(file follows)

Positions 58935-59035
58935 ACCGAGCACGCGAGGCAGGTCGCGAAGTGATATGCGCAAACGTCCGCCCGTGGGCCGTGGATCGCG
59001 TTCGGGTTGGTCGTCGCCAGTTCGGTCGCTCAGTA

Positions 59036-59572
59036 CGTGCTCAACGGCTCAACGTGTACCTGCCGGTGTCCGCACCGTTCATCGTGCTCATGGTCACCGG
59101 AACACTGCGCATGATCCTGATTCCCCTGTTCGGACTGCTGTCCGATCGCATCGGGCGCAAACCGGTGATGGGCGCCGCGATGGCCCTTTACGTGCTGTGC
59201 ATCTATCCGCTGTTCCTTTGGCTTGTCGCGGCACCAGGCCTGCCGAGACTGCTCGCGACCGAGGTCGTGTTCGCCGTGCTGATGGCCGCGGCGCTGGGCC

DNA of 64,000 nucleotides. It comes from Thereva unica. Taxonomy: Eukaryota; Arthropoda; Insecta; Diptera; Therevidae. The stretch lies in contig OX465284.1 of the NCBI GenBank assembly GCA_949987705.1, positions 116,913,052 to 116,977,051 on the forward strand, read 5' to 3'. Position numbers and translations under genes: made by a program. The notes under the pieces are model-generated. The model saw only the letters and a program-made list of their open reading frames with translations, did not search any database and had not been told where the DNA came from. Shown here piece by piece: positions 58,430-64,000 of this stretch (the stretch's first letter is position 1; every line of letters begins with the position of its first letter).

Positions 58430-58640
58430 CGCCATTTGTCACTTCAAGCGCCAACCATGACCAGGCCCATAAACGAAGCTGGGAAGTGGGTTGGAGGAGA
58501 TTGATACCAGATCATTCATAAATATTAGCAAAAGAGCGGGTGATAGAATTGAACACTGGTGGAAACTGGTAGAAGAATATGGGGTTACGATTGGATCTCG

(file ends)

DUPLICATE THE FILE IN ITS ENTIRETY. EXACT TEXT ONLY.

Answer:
Positions 58935-59035
58935 ACCGAGCACGCGAGGCAGGTCGCGAAGTGATATGCGCAAACGTCCGCCCGTGGGCCGTGGATCGCG
59001 TTCGGGTTGGTCGTCGCCAGTTCGGTCGCTCAGTA

Positions 59036-59572
59036 CGTGCTCAACGGCTCAACGTGTACCTGCCGGTGTCCGCACCGTTCATCGTGCTCATGGTCACCGG
59101 AACACTGCGCATGATCCTGATTCCCCTGTTCGGACTGCTGTCCGATCGCATCGGGCGCAAACCGGTGATGGGCGCCGCGATGGCCCTTTACGTGCTGTGC
59201 ATCTATCCGCTGTTCCTTTGGCTTGTCGCGGCACCAGGCCTGCCGAGACTGCTCGCGACCGAGGTCGTGTTCGCCGTGCTGATGGCCGCGGCGCTGGGCC

DNA of 64,000 nucleotides. It comes from Thereva unica. Taxonomy: Eukaryota; Arthropoda; Insecta; Diptera; Therevidae. The stretch lies in contig OX465284.1 of the NCBI GenBank assembly GCA_949987705.1, positions 116,913,052 to 116,977,051 on the forward strand, read 5' to 3'. Position numbers and translations under genes: made by a program. The notes under the pieces are model-generated. The model saw only the letters and a program-made list of their open reading frames with translations, did not search any database and had not been told where the DNA came from. Shown here piece by piece: positions 58,430-64,000 of this stretch (the stretch's first letter is position 1; every line of letters begins with the position of its first letter).

Positions 58430-58640
58430 CGCCATTTGTCACTTCAAGCGCCAACCATGACCAGGCCCATAAACGAAGCTGGGAAGTGGGTTGGAGGAGA
58501 TTGATACCAGATCATTCATAAATATTAGCAAAAGAGCGGGTGATAGAATTGAACACTGGTGGAAACTGGTAGAAGAATATGGGGTTACGATTGGATCTCG